• identify the challenges associated with integrating scientific evidence with broader influences on policy and programmatic considerations;

  • provide a practical and action-oriented framework of recommendations for how to select, implement, and evaluate obesity prevention efforts;

  • identify ways in which existing or new tools and methods can be used to build a useful and timely evidence base appropriate to the challenges presented by the epidemic, and describe ongoing attempts to meet these challenges;

  • develop a plan for communicating and disseminating the proposed framework and its recommendations; and

  • specify a plan for evaluating and refining the proposed framework in current decision-making processes.

CONCLUSIONS

Recognition is increasing that overweight and obesity are not only problems of individuals, but also societywide problems of populations. Acting on this recognition will require multifaceted, population-based changes in the socioenvironmental variables that influence energy intake and expenditure. There exist both a pressing need to act on the problem of obesity and a large gap between the type and amount of evidence needed to act and the type and amount of evidence available to meet that need. A new framework is necessary to assist researchers and a broad community of decision makers in generating, identifying, and evaluating the best evidence available and in summarizing it for use in decision making. This new framework also is important for researchers attempting to fill important evidence gaps through studies based on questions with program and policy relevance. However, the methods used and the evidence generated by traditional research designs do not yield all the types of evidence useful to inform actions aimed at addressing obesity prevention and other complex public health challenges. An expanded approach is needed that emphasizes the decision-making process and contextual considerations.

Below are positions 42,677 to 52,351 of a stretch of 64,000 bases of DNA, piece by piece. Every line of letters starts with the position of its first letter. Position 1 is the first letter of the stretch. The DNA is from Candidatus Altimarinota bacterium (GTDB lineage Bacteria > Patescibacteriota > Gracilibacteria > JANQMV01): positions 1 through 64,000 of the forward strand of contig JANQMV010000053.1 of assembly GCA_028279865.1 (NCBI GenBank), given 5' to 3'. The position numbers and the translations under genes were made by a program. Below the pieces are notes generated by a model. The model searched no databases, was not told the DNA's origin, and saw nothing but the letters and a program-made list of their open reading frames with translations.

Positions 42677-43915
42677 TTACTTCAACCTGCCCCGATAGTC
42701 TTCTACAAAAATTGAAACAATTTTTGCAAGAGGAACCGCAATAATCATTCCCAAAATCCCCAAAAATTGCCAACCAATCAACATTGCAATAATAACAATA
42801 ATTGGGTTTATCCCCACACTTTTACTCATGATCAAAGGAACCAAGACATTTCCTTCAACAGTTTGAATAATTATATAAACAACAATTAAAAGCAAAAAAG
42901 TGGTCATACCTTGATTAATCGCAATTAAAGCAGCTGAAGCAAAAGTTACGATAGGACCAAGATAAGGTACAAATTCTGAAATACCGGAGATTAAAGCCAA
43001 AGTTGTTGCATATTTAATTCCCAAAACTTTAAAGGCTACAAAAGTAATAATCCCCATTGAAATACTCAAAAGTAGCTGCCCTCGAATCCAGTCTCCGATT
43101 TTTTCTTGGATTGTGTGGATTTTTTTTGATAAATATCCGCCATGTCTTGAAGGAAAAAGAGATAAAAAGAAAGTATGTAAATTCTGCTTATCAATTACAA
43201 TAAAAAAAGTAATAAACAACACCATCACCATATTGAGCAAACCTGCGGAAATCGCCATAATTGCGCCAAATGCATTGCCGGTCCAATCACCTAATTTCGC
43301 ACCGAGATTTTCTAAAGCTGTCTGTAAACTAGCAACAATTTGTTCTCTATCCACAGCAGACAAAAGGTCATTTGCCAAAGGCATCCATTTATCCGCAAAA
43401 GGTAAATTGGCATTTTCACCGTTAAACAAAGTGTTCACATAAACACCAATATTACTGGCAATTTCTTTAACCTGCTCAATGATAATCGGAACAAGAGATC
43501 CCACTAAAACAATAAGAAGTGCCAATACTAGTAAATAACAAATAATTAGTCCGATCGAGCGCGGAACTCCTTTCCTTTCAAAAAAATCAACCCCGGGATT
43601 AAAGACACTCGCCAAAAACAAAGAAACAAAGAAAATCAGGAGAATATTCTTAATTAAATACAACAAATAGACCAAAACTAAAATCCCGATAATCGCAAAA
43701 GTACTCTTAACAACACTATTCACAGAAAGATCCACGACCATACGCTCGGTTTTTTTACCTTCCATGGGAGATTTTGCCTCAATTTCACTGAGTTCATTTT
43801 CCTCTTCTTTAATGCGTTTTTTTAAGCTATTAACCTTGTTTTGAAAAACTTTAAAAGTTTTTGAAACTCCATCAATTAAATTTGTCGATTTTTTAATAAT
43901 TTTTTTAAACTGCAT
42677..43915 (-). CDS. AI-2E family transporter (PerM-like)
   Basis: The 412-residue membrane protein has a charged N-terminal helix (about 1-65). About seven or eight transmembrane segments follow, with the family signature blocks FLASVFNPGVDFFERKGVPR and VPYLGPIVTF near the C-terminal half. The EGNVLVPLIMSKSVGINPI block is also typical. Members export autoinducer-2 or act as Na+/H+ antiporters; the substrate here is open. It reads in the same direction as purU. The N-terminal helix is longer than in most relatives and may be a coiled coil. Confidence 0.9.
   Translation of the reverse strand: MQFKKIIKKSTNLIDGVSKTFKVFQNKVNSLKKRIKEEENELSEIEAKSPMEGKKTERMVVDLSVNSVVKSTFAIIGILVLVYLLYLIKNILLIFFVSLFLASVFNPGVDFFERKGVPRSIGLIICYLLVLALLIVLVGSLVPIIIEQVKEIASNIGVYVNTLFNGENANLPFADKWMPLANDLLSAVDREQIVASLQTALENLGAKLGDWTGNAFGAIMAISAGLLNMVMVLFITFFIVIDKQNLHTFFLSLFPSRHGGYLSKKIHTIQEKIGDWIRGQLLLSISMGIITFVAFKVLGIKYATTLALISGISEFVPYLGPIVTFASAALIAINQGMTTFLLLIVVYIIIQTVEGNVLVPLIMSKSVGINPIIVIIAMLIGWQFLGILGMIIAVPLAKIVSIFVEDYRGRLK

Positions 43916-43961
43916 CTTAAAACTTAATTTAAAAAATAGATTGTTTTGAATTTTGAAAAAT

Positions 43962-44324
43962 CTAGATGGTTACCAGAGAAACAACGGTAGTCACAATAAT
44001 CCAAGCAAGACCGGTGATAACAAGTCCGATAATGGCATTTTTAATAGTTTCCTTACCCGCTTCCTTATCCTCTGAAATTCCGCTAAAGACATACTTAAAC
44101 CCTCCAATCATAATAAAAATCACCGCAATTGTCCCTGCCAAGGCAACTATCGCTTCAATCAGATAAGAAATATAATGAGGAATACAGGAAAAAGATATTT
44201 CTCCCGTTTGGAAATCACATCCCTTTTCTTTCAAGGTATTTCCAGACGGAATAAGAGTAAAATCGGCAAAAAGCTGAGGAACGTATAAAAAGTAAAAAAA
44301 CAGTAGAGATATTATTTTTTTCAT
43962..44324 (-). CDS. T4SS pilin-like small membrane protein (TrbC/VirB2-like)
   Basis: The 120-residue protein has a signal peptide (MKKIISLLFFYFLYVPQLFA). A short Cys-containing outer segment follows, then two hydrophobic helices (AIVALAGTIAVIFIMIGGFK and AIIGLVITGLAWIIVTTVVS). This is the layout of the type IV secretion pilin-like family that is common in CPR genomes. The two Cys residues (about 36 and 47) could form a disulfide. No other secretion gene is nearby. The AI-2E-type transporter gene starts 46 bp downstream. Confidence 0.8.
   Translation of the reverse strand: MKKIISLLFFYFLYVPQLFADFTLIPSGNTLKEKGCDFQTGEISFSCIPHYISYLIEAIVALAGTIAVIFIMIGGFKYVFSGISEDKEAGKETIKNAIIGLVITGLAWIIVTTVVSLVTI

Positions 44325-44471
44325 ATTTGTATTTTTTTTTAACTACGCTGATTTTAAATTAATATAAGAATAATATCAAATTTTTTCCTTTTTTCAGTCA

The Framework

To meet this need, the committee developed the L.E.A.D. (Locate Evidence, Evaluate Evidence, Assemble Evidence, and Inform Decisions) framework, designed to facilitate a systematic approach to the identification, implementation, and evaluation of promising, reasonable actions to address obesity prevention and other complex public health challenges (see Figure 10-1). The framework is designed to help identify the nature of the evidence that is needed and clarify what changes in current approaches to generating and evaluating evidence will facilitate meeting those needs. This section describes the main components of the framework and issues related to these components.

Obesity prevention has not been addressed successfully by traditional study designs, which are generally linear and static. A systems approach is needed to develop more complex, interdisciplinary strategies. Accordingly, the L.E.A.D. framework



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